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Young and Old - education thinking from the book of Job

Young and Old! As a teacher, dealing with younger pupils and sometimes older colleagues can, at times, be a challenge. Perhaps ancient Biblical wisdom literature holds a key to approaching this in a new way. 

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Young and Old

No matter what your age is - if you work as a teacher, you're "old" from the perspective of the pupils in your classroom! In many ways, our culture idolises youth, or being young. There seems to be considerable distance between western cultures and more traditionalist cultures, which includes an array of diverse cultures in which the Bible was written, when it comes to our approach to age. In many ways, we have reversed what we value - rather than valuing the wisdom of old age, we chase after the unfulfillable dream of eternal youth.

In this context, the approach young Elihu takes to challenging his much older friends in Job 32:6-10 is fascinating:

6 So Elihu son of Barakel the Buzite said:

 “I am young in years,
    and you are old;
that is why I was fearful,
    not daring to tell you what I know.

7 I thought, ‘Age should speak;
    advanced years should teach wisdom.’

8 But it is the spirit in a person,
    the breath of the Almighty, that gives them understanding.

9 It is not only the old who are wise,
    not only the aged who understand what is right.

10 “Therefore I say: Listen to me;
    I too will tell you what I know.

Probably some of you wish that this was the approach the children in your classroom took! How many of your pupils will first listen to your "wisdom" in patience, even if they disagree? Elihu is "fearful" of speaking to his elders - in our society, many people seem to be "fearful" of speaking to teenagers!

The cultural expectations of this passage are obvious, young Elihu is expected to learn from his wise elders. However, the Bible turns this cultural expectation upside down: as it turns out, what Elihu says is considered to be wisdom, while the things that his elders have just spent countless chapters saying are swept aside as actually making God angry later in the book.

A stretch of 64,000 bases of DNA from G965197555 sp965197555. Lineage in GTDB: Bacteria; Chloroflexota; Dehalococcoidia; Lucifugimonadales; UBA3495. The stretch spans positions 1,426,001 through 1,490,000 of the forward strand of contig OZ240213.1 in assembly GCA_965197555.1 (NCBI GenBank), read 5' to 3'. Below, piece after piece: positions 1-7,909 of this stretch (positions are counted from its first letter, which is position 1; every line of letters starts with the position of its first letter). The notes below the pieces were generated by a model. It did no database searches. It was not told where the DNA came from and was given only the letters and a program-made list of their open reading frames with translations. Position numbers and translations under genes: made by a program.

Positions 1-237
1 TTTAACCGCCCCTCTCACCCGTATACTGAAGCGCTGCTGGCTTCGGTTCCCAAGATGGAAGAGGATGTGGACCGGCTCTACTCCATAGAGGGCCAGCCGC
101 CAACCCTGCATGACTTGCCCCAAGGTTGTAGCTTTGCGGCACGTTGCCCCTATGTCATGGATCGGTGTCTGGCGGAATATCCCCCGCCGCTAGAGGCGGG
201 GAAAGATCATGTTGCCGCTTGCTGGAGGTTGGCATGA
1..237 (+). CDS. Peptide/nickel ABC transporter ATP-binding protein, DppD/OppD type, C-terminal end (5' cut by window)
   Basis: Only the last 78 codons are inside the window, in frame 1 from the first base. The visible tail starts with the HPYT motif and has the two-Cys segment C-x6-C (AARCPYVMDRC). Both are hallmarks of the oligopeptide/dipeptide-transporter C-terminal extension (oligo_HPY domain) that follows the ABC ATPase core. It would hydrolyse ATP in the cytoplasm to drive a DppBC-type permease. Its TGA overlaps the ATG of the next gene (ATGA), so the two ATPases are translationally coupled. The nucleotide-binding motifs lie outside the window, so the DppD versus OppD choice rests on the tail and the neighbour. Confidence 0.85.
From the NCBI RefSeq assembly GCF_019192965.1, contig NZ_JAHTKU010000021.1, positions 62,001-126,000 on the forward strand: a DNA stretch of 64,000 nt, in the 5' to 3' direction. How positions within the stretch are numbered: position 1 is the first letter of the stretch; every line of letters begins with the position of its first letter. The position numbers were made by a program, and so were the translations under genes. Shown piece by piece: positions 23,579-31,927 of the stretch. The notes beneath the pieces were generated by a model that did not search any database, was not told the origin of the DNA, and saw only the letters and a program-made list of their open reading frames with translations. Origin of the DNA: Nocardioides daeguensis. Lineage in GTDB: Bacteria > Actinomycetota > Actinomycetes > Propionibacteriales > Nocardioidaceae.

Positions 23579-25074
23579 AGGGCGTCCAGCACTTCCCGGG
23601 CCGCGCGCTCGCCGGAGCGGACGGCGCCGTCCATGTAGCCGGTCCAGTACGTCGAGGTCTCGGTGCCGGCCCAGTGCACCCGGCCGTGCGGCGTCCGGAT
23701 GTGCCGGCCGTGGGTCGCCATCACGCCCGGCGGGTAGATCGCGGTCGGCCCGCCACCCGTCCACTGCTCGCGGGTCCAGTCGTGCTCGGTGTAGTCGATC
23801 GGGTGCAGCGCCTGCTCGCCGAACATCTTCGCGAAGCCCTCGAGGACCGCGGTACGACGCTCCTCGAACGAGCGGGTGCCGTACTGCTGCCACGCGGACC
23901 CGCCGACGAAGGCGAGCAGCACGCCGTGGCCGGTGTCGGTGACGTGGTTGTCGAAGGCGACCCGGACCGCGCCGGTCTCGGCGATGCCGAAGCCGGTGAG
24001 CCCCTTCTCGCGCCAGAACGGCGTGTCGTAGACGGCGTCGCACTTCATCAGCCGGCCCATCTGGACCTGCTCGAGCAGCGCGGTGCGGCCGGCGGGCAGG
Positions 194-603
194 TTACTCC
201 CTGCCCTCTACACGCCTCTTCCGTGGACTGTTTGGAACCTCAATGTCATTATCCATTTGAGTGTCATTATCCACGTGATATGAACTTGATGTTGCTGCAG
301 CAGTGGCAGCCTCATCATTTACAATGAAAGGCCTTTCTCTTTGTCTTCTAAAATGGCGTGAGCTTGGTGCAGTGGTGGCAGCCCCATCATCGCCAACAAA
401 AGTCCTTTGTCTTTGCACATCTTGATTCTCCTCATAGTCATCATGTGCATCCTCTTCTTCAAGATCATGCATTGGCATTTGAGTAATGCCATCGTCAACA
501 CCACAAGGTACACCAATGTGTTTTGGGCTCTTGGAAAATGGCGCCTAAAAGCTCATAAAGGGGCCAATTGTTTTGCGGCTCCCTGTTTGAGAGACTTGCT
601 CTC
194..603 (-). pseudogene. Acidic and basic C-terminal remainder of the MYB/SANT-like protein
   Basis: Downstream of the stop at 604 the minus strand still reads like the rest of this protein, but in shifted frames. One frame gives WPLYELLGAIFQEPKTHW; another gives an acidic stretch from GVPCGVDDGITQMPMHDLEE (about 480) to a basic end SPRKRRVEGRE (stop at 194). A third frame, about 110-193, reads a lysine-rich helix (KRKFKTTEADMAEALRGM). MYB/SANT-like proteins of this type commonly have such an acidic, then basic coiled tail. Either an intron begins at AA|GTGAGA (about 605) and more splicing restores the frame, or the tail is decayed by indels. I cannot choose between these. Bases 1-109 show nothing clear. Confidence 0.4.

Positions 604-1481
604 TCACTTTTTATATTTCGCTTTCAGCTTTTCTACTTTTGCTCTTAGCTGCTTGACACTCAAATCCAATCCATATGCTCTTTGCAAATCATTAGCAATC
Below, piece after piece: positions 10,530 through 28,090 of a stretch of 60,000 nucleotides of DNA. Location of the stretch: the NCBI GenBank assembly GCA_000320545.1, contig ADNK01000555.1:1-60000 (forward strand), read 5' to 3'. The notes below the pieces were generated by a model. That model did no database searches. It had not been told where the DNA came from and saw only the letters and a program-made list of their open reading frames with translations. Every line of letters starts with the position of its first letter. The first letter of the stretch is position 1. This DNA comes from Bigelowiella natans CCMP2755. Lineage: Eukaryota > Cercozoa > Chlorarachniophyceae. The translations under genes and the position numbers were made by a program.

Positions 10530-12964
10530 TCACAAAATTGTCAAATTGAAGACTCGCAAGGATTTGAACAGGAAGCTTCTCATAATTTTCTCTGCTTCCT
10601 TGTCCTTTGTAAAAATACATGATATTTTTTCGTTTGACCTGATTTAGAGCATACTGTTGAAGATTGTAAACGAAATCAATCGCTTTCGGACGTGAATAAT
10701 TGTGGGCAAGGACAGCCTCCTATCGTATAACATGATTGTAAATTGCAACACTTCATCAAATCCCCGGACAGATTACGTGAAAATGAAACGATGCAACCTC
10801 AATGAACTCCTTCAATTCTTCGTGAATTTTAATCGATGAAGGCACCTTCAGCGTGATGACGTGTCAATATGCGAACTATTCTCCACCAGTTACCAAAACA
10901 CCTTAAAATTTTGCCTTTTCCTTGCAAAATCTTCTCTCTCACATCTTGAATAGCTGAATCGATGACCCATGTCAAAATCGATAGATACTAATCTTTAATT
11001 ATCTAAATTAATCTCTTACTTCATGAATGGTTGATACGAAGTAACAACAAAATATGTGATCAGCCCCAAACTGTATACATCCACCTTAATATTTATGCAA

And why is that? Where does this wisdom come from, how does Elihu do it? Verses 18-19 give us a clue:

18 For I am full of words,
    and the spirit within me compels me;

19 inside I am like bottled-up wine,
    like new wineskins ready to burst.

He is inspired by the spirit within him. That's where his wisdom comes from. Jesus uses that exact image of new wine in the New Testament, basically to say that the new life on offer through him is like a new wineskin, that is able to receive the new wine of God's Spirit. (The strength of the fermentation process of new wine would have burst an old wineskin).

So, through Jesus, we are in a similar situation to Elihu - a new wineskin that is receiving wine. We are "full of words, and the spirit within compels" us to speak, and act, with wisdom. Whenever we are in a position of authority, we would do well to learn from Elihu's humble approach to his elders.

After all, here's a thought: if the age roles in our culture are reversed, should we perhaps be inspired by this passage to learn a thing or two about how to engage younger people from the approach Elihu takes to speaking to older people? An engagement that is humble but fed by the overflow of God's spirit within us! Could that be a thought to pray about and take with you into the classroom?


  • How can Elihu's humble, Spirit-filled approach shape your engagement with older colleagues?
  • How can Elihu's humble, Spirit-filled approach shape your engagement with pupils and younger colleagues?
Robin Staple is the Stapleford Centre coordinator

Robin Staple is The Stapleford Centre's coordinator. He is passionate about God, theology and coffee - and especially about how the Christian vision for holistic and wholesome education can offer a real contribution to the common good of society.

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